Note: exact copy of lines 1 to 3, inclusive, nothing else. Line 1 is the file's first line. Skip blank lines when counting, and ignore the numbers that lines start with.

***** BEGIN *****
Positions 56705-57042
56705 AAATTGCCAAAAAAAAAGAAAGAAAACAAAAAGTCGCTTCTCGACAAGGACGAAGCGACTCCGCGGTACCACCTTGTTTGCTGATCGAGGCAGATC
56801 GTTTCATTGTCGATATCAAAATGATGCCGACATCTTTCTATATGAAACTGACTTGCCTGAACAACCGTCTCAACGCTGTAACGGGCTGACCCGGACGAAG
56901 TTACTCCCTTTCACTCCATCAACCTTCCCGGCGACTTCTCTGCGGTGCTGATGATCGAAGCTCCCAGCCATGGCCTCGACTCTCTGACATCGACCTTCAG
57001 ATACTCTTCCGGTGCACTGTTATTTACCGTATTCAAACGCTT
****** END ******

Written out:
Positions 56705-57042
56705 AAATTGCCAAAAAAAAAGAAAGAAAACAAAAAGTCGCTTCTCGACAAGGACGAAGCGACTCCGCGGTACCACCTTGTTTGCTGATCGAGGCAGATC
56801 GTTTCATTGTCGATATCAAAATGATGCCGACATCTTTCTATATGAAACTGACTTGCCTGAACAACCGTCTCAACGCTGTAACGGGCTGACCCGGACGAAG